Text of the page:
Monday, April 19, 2010

Open for the season

Continuing the weekend's theme of history, I made a quick visit to the Colvin Mill on Sunday. Many special events were happening there designed to entice visitors for the opening weekend of the season.

The Mill was operating with the water wheel turning.

The day was a pretty spring one but I felt quite glad that I did not have to dress like these ladies. They were part of the group who were on site creating a Civil War encampment.
In trying to take photographs it was very challenging to try and avoid the obvious signs of the current century. Here the ladies of the encampment go about their business.

A visit with history in the Piedmont

On Saturday we decided to take a day trip down the Piedmont to visit Montpelier, the home of James Madison, the fourth President of the USA. It was a beautiful spring day; the air was full of pollen and we had Rolo, the wonder dog, with us so the outing was not without challenge. But we did enjoy our trip.

James Madison spent almost all his life living in this beautiful part of Virginia. Below you can see his home; as a nine year old child he moved into the newly built central portion. Over the years he added to the home and today's visitors see this view which is a restoration of the property to how it would have looked at the time of Madison's later years (he died here in 1836). Today the property is a National Trust Historic Site administered by the Montpelier foundation. The estate was donated to the National Trust by the DuPont family and after a remarkable five year renovation, the home was opened to the public in 2008.

Who wouldn't like this to be the view from their front entrance porch? Casey and Rolo take in the view to the west of the Blue Ridge mountains, some 20 miles distant.
This structure was referred to as Mr Madison's Temple - it was built over the ice house about 1810. Couldn't we all do with a refrigerator that looked like this one?
And I couldn't resist taking this photo (for obvious reasons to those who know us) on the road outside the estate. That green and white paint color scheme seemed to be on many of the estate buildings - aside that is from the main residence.

Saturday, April 10, 2010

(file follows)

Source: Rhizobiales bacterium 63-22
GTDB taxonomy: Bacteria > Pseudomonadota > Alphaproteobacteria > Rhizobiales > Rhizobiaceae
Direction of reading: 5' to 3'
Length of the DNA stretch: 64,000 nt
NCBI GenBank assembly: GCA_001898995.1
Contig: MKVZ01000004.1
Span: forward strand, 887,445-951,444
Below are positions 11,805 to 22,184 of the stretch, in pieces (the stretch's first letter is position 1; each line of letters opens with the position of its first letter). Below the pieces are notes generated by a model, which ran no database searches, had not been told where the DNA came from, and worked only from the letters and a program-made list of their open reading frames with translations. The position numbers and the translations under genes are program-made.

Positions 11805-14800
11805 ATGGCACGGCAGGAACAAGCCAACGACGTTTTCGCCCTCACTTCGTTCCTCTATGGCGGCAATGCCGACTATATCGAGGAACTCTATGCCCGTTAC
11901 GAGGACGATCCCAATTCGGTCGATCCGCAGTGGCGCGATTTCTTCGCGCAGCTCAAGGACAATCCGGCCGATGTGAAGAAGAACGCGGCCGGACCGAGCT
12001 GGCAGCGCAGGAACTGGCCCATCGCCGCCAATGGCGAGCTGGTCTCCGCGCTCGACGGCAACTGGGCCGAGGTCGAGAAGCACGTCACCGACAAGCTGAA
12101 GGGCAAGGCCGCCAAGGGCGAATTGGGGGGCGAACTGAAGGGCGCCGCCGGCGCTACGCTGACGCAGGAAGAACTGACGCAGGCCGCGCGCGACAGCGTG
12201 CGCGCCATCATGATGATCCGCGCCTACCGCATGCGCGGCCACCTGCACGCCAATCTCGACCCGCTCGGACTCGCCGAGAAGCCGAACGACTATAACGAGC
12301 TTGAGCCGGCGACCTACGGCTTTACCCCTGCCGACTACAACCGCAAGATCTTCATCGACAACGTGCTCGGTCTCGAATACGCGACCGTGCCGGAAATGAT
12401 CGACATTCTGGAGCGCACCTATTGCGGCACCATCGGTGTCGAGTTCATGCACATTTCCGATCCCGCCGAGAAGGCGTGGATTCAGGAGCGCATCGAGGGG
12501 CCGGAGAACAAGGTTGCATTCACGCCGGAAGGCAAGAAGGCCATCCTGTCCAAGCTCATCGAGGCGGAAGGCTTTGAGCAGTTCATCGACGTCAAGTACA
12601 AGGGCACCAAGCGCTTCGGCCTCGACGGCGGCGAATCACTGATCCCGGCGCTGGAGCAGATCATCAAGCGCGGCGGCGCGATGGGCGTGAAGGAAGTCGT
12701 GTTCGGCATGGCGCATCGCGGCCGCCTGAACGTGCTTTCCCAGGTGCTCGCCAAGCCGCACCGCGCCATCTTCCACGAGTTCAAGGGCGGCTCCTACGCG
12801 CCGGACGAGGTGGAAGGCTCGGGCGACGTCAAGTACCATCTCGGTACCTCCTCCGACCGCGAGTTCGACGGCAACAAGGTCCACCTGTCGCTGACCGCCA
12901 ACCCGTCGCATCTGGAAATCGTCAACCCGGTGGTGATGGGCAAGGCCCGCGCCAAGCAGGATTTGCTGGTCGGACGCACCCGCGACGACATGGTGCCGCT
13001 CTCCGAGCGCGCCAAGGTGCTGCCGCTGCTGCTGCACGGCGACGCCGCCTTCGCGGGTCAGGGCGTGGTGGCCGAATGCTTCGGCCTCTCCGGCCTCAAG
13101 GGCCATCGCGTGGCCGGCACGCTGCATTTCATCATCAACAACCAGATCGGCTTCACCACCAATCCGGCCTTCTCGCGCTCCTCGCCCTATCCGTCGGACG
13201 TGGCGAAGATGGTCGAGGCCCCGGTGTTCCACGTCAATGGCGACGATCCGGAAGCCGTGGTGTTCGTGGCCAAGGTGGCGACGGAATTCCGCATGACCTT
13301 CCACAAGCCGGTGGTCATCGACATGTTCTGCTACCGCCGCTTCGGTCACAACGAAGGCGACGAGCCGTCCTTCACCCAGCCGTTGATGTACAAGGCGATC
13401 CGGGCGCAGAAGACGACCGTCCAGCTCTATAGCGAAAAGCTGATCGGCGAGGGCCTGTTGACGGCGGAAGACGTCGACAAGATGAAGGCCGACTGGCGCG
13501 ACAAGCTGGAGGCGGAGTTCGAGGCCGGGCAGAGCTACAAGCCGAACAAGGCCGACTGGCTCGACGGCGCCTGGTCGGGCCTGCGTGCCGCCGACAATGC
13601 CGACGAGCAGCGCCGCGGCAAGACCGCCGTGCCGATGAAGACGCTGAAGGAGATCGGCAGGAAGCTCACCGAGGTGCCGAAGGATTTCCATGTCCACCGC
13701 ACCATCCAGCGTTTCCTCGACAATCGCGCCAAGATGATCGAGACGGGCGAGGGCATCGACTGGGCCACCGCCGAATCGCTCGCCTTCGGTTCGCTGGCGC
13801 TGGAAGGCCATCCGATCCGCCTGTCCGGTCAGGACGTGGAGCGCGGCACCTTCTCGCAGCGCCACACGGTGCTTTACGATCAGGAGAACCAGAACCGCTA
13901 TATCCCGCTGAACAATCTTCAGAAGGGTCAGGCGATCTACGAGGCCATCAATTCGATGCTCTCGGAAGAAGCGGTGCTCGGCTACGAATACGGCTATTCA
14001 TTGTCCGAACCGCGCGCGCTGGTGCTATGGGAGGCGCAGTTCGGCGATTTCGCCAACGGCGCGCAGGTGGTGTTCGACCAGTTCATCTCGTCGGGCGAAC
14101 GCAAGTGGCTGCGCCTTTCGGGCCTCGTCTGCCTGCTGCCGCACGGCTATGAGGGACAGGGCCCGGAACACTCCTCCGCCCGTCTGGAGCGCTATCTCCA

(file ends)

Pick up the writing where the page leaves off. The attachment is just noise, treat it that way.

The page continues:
Wild flowers on a spring walk

This morning Casey and I took a quick stroll along the side of the Potomac River in Riverbend Park. Our reason was to look for the display of Virginia bluebells that I had heard were at their peak. And we were not disappointed. What a stunning display of the beauty of nature.

The wildflowers are growing in profusion along the rivers edge.

Both sides of the trail have the flowers. The morning was brilliantly sunny - perhaps a little too bright to capture the exquisite blue color of the flowers.
We saw more than bluebells. But if I wait to identify these other ones I'll never get this posting done.
It wasn't until I got home and looked at my photos on the computer that I noticed the redbud tree in full bloom in the background of the photo above. And those are the beautiful bluebells in the foreground.
We needed to keep a careful eye out so we did not inadvertently stand on such little treasures as these violets.
And these flowers are really dainty. There are not so many of them but they did have the bonus of being right by the parking lot and were easy to find.

I wish we had had the entire morning to spend enjoying this display.

Friday, April 2, 2010

An all together better S word

This post is to say Happy Easter. The winter weather has finally left and I wanted to share some of my spring photos with you. And firstly, the zero calorie Easter Bunny!

The forsythia does not look as overflowing as many I see around here but it was the first spring bloom in my garden this year. And this clump of daffodils were the first bulbs to bloom.
A spring shot in my front garden. The lawn had it's first cut of the season yesterday and with the blue sky the landscape is looking satisfyingly spectacular.
Compare these two photos of the same location. Below, was how things looked on February 11. Those are very feisty pansies; planted back in October they survived the winter burial of snow.